Posts Tagged ‘Office’
More and more companies are enrolling their workforce in health and wellness programs to cut staggering health care costs, reduce absenteeism and foster productivity as well as morale and loyalty, according to several studies on recent changes in employer-based health care policies. There is a fast growing interest in taking preventive measures such as promoting weight control, physical activity and cessation of tobacco use, not only among big corporations but also small and mid-size businesses.
Lifestyle-related (and therefore preventable) illnesses make up approximately 80 percent of the burden of health care costs for companies and 90 percent of all health care costs, according to one study.
Health and wellness incentives have long been considered a luxury only large corporations can afford, not a strategic imperative for all businesses to keep ever-increasing health care costs at bay, say the authors of a study published in the Harvard Business Review. That view is rapidly changing.
There is no shortage of examples where investments in employees’ social, mental and physical health has paid off. For instance, Johnson & Johnson has estimated that their wellness program, which started out in 1995, saved the company about $250 million in health care costs over a decade, according to the report.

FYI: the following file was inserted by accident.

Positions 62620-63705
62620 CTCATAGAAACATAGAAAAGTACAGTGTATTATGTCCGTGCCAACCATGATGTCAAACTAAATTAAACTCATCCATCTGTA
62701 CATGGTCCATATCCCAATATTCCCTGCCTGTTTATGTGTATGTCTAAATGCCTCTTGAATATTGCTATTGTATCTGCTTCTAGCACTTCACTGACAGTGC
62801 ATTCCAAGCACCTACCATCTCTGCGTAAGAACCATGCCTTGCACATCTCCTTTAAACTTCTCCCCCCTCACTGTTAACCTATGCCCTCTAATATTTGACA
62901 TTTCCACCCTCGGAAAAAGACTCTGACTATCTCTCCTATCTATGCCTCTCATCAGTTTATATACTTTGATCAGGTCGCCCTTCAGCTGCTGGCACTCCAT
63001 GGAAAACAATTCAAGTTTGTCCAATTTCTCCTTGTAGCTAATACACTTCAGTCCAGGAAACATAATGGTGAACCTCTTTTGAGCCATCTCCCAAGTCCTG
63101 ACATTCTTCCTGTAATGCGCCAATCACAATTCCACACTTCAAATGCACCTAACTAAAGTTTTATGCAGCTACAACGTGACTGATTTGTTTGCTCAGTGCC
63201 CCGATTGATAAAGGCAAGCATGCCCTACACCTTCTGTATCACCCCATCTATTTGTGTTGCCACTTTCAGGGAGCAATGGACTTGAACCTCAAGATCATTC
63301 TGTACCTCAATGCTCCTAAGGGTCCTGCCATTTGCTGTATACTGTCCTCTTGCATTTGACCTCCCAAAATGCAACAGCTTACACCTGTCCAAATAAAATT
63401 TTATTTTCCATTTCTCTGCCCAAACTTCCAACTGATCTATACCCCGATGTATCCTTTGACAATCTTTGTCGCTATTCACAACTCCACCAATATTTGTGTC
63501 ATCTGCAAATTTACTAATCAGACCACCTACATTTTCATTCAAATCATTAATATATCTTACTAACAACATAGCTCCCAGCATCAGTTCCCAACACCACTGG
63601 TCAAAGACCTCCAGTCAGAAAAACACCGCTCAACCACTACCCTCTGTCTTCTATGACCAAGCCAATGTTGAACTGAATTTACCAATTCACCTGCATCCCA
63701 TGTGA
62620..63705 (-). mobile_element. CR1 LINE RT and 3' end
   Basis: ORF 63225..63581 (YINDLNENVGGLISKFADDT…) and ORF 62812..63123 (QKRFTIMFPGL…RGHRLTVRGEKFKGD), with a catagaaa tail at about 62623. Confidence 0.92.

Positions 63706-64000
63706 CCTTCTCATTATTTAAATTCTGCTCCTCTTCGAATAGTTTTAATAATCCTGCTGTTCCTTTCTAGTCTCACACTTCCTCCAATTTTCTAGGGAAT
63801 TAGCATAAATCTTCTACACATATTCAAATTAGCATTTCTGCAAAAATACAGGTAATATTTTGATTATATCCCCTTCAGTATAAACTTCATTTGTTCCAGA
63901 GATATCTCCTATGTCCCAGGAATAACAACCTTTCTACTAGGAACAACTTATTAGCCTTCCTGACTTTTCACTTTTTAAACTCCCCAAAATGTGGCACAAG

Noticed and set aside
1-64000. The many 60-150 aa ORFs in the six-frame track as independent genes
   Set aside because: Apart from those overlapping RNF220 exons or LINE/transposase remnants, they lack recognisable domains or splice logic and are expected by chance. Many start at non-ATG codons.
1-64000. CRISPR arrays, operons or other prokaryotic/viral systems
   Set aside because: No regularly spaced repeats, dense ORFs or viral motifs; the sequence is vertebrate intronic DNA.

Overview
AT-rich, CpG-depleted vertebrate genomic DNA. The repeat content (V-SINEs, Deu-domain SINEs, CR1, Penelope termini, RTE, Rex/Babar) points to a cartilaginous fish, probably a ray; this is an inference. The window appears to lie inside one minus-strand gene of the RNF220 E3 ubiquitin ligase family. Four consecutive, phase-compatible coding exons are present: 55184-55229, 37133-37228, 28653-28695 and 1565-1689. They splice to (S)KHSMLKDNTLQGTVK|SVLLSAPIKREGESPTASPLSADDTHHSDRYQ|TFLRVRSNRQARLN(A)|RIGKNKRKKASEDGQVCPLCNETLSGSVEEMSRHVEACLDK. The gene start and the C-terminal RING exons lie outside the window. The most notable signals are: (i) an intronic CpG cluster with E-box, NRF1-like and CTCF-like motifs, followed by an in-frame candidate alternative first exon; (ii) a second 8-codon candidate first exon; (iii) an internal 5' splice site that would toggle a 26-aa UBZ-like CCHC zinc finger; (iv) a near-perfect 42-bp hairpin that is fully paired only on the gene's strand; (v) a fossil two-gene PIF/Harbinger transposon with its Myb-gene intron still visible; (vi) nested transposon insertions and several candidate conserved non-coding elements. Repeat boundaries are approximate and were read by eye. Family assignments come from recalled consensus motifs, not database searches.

Despite of these encouraging case studies, many wellness programs continue to evolve and companies are still trying to figure out exactly how or if their initiatives affect their bottom line, according to analyses by business insurance companies.
To be sure, not all employees welcome these programs in their place of work. Sometimes additional incentives such as reductions in premiums and co-payments and other cash bonuses are needed to get them to join.
A few employers have begun requiring health risk assessments and biometric screening for their workers to qualify for health care coverage, a step some may consider an undue intrusion in their private affairs.
Experts warn against an antagonistic climate around the issue of health in the workplace. Employers should design their policies and programs around the needs of their employees, advises Judith A. Monroe, MD, State Health Commissioner of Indiana. If there are a number of smokers in a company, offering cessation counseling may be important. If weight problems are of concern, access to exercise and nutrition programs could be provided.